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Six Billion and Counting


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Jonah Goldberg

SIX BILLION AND COUNTING
Amidst all the hype about the 6 billionth Rugrat, I hoped to avoid writing about population. To be fair, I hope to avoid writing about a lot of things — say, what it’s like to wake up in a Raggedy Ann costume in the bowels of a Greek freighter — but population is different. At my first job in Washington, I spent a vast amount of time fetching hot tea and grilled-cheese sandwiches for the self-taught demographer Ben Wattenberg at the American Enterprise Institute. When I wasn’t doing this, I was often sifting through U.N. and Census Bureau reports (which often had the added charm of tea stains and cheese drippings on vital charts). I just got burnt out on the topic and to this day if you say TFR (the total fertility rate — the amount of babies born per woman) I shake like my Webmaster after three days without sniffing glue. I have been purging the field of demographics from my mental hard drive faster than the White House Counsel’s office with Ken Starr knocking at the door.

But CNN had to drag me back in. They’ve been running these endless “Voices of the Millennium” ads all year. Most of them are either harmless, pointless, or fluffy — filled with the sort of nicey-nice sentences that are usually found in the filler text of a Hillary Clinton speech: “Babies need to be loved in the 21st century,” “Wars are bad,” and other headline-making observations. But since the 6 billionth baby was born, the “Voices of the Millennium” have turned into whines of yesteryear. The other morning I saw an extended essay that elicited such ranting from me that the little lady first tried to have me bite my belt for fear I might swallow my tongue, and then she simply kicked me to the curb, as the kids say these days.

Unfortunately, I can’t get the transcript from their site, but that’s not really important. The essence of it was hysterical Chicken-Littleism. One talking head after another offered sage advice about how “the issue” is that there are “too many” people on the planet and that we don’t have “enough sustainable resources.” Among the luminaries were Alanis Morrisette, the pop singer who can’t define ironic; Tony Robbins, the mammoth-toothed self-help guru who releases your money within; Paul Ehrlich, a charter member of our Most Overrated People list and a man who has never made a prediction that came true.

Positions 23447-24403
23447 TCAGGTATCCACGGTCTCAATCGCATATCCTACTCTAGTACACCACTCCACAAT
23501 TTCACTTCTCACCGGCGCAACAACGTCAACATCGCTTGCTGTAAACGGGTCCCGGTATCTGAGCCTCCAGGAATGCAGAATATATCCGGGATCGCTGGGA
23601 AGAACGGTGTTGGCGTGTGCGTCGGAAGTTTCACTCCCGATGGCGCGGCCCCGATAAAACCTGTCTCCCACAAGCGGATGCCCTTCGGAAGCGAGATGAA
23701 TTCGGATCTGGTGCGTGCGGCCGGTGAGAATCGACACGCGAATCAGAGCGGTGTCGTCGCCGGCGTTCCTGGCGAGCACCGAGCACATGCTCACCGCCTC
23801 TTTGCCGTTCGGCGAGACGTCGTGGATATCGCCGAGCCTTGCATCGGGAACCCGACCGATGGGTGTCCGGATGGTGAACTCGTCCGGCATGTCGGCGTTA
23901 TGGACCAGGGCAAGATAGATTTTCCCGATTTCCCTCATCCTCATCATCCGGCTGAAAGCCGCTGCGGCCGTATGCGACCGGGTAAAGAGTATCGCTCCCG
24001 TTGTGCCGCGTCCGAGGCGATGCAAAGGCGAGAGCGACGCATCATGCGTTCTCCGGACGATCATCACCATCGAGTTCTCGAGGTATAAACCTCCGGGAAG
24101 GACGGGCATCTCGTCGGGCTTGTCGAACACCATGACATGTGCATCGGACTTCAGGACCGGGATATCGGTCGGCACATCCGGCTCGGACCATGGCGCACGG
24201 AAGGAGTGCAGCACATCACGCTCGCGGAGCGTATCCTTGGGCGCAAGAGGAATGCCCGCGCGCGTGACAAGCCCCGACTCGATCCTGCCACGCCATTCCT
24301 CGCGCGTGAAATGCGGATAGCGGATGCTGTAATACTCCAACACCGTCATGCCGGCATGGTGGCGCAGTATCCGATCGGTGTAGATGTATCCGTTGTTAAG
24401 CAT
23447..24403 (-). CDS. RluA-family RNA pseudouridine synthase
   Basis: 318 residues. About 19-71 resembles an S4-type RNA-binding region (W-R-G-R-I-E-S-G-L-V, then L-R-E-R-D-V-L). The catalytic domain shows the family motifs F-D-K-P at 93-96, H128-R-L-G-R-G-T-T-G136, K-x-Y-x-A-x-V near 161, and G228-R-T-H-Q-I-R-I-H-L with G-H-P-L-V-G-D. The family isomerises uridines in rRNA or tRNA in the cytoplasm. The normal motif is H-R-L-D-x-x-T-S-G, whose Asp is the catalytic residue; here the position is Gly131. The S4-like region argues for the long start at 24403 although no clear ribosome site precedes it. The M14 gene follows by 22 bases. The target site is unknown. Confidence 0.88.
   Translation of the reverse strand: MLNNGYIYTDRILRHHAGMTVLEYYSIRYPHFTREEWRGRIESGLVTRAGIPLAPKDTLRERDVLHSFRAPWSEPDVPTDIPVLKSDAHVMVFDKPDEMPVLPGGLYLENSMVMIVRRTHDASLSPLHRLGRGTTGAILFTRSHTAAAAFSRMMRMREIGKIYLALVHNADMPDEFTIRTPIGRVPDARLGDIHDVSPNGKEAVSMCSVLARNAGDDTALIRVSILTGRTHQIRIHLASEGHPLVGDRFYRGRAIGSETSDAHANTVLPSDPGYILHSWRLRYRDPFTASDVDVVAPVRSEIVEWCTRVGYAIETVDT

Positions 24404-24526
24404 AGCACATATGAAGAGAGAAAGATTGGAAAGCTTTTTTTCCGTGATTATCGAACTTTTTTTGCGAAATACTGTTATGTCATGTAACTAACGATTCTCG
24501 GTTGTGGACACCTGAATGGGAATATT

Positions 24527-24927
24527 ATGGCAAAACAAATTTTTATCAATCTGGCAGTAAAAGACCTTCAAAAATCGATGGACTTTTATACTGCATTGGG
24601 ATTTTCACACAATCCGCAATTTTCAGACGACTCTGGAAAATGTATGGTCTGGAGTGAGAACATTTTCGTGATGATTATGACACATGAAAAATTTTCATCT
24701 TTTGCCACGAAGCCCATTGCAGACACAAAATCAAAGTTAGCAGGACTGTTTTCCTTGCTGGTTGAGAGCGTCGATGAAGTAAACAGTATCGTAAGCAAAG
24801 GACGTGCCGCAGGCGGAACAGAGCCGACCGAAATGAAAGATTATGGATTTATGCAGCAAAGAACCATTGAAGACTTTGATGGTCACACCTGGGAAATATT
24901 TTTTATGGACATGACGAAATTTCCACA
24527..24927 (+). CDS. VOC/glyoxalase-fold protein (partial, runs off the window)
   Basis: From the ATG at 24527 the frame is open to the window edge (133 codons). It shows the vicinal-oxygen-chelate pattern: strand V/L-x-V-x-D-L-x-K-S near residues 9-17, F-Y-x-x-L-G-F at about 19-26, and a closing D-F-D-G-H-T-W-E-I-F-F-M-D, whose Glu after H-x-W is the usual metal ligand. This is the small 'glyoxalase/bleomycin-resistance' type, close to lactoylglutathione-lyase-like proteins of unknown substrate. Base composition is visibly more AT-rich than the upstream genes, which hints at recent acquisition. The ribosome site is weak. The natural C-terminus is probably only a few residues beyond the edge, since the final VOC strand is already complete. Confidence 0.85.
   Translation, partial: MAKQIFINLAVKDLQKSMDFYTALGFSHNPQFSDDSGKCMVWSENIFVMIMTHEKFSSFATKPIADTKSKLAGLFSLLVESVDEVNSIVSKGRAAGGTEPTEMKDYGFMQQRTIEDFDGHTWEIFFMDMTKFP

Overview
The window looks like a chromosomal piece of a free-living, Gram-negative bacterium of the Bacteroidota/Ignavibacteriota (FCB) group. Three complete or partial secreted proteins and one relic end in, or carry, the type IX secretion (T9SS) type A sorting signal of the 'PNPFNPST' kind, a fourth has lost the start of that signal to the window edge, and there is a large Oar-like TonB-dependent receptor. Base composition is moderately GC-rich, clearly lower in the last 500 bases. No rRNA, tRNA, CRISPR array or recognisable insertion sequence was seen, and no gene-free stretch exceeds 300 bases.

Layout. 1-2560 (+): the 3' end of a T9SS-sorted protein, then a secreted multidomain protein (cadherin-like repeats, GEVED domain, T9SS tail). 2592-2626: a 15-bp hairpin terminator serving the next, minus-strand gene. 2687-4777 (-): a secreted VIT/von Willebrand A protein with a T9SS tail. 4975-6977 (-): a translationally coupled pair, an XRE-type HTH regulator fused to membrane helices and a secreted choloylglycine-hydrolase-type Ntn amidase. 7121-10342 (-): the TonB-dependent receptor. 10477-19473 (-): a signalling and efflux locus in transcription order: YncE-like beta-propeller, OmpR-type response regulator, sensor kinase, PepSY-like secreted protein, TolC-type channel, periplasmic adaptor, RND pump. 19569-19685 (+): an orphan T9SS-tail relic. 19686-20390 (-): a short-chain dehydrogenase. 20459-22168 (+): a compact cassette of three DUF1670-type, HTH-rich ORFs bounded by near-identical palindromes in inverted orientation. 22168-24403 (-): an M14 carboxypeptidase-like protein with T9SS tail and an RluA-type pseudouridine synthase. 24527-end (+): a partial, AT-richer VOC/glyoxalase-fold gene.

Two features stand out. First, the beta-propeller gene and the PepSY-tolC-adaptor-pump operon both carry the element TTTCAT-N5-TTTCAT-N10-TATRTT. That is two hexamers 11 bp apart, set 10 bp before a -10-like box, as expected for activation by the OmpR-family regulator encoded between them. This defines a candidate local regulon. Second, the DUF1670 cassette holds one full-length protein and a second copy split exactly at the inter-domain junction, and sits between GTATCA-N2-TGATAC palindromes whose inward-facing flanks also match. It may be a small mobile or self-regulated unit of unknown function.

There was not one person out of about a dozen who didn’t in some way endorse the idea that we should be totally freaking out over the number of passengers on spaceship Earth (and one suspects that for some of these experts calling humans “passengers” misses the mark. You suspect they feel some people are stowaways, not really deserving the ride at all).

Paul Ehrlich — more about him in a minute — offered some clever-sounding bit of analysis, saying something like “over-population is not measured by the relationship of humans to geographic space. It is measured by the relative amount of resources for a human population.”

Well, Ted Turner’s hand-picked Malthusians clearly thought this was brilliant. The problem is that if that is the measure of over-population then the planet Earth is fast on its way to being under-populated. In fact, if you take Africa out of the equation, the world is vastly more under-populated now than it has been for most of human history.

If you’ve taken economics or if you’ve bought Amazing Spider Man # 98 (the first Marvel Comic without the Comics Code Authority Stamp) you know that scarcity determines price. I don’t know how the green-eye-shade crowd defines scarcity specifically, but we all know what it means. If ten hemp-worshipping bong buddies want a bag of Hawaiian Thai Stick and there’s only one bag for sale, that gonja will be considered “scarce, man,” and the price will go up. In effect, the room will be over-populated or, to use more exact parlance, there will be “too many dudes.” If there are fifty bags available, the price will go down and it’ll be the more the merrier, bro.